NEM 2.0 - Zero Dollar Electric Bill Possible?


Solar Enthusiast
Well that was the case with Iraq so it makes sense. However there is little incentive for the sell back of off peak hours. On top of that there are very few back up battery option for micro inverter set ups which 99% of most houses are.


What, me worry?
Actually the squeeze does come between 6 and 8 pm as the 12 mW of solar is ending for the day and people get home and turn on the appliances and cool air.
You are absolutely correct, but think about what that implies. If utilities peak generation time is at a time that used to be off peak, then they are having to generate *less* power than they used to..... but the price they charge for power keeps going up.


Photon Sorcerer
On my SCE bill the generation has been pretty flat. It is the distribution charges that are going exponential. I believe this is the grid upgrades to get us out of the 1950s. My area is fairly new so very reliable. The money is needed in older areas.

Yes I believe eventually daytime will be super off peak due to abundance of solar. Night will be off peak to run on battery, hydro,wind. On peak will remain in the evenings as it will rely heavily on battery or other stored energy. I wonder how this shift might affect business vs residential.

I think it would be even worse if we just stick to the old ways of nuke and coal.


What, me worry?
I think it would be even worse if we just stick to the old ways of nuke and coal.
I believe solar has a place (or I would not be on this forum). However, with *any* technology, the important thing is to have a rational plan *before* we act.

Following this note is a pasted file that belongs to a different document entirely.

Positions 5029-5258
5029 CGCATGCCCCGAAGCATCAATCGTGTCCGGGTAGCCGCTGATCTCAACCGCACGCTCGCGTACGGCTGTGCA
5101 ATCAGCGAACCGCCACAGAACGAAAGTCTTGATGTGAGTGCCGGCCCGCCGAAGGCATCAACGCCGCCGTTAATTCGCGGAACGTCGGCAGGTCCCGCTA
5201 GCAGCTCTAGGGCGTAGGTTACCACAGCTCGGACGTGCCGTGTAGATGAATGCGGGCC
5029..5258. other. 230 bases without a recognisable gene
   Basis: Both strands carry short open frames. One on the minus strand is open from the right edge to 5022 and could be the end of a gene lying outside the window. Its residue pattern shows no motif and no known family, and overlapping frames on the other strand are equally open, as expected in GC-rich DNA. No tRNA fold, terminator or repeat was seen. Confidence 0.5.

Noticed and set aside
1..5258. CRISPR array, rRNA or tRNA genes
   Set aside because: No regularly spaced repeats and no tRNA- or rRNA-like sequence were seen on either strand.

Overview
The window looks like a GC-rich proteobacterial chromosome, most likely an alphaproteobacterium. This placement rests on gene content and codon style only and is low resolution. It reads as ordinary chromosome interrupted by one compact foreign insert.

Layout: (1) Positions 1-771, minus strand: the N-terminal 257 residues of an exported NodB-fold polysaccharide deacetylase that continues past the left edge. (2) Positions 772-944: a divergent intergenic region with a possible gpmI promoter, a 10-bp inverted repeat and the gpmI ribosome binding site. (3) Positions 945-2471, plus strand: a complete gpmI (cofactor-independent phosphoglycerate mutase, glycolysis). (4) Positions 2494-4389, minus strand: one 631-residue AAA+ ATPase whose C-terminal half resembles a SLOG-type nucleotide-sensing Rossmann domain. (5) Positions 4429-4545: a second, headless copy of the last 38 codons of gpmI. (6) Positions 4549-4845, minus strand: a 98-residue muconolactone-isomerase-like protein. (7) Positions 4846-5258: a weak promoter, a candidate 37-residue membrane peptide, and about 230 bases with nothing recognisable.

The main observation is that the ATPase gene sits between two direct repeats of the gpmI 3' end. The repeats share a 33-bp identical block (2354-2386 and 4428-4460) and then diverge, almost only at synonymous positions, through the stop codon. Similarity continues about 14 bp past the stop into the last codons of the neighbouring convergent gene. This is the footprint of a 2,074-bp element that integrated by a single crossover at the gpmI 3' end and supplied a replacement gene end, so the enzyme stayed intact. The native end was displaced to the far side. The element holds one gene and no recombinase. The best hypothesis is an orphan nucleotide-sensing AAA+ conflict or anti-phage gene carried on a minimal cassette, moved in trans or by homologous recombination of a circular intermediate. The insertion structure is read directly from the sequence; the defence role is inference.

Shutting down peaker plants before we have storage to cover peaks is not rational.
Adding more solar when the solar we have threatens the stability of the system is not rational.
Shutting down nukes before their scheduled end-of life is not rational.
Not even considering the newer nuke technologies like small, self contained melted salt reactors is not rational.

But...... since when did any of our politicians do anything rational.... particularly in CA.


I See Electromagnetic Fields!
I do get a credit for excess kWh generation, and that pays about 75% of my connect charge for the year.

You can probably invest your money better somewhere else, rather than in extra PV to offset that $10/month or whatever fee.
I'm only credited the wholesale rate about $0.025/kWh for my net production.
Meanwhile, PG&E has contracted to pay the wholesale rate of about $0.10/kWh for power from a new PV plant.

Batteries aren't the answer, at least not at the prices available so far. Their cost is 2x to 10x what PV costs. You're better off pushing extra power into the grid and using that in place of a battery, even if you have to deliver 3 kWh off-peak to get back 1 kWh on-peak.

My grid-backup system has excess PV capacity (I consume credits with electric heating in the winter rather than burning gas.) It has a minimal battery, just enough for one night if grid fails. During the day battery recharges and excess PV runs all household loads.


I See Electromagnetic Fields!
Adding more PV when we already have too much PV could be rational if inverters can be commanded to adjust output to match load. Just like most utility-scale generators of all types do.
It would mean PV system owners don't get to sell 100% of production to the grid, but they may get to sell more PV kWh than they would have if limited to "do no harm" capacity.
The hooks for this are cooked into UL-1741 SA, but I don't know how well it will work.


Photon Sorcerer
Yep, presuming plenty of sunlight available year round. But would need a very powerful inverter preferably low-frequency type. In-rush loads from fridge compressors and power tool motors are big challenges. Not to mention typical A/C units.
All of those surge scenarios are easily dealt with via incremental updates.

And lots of insulation.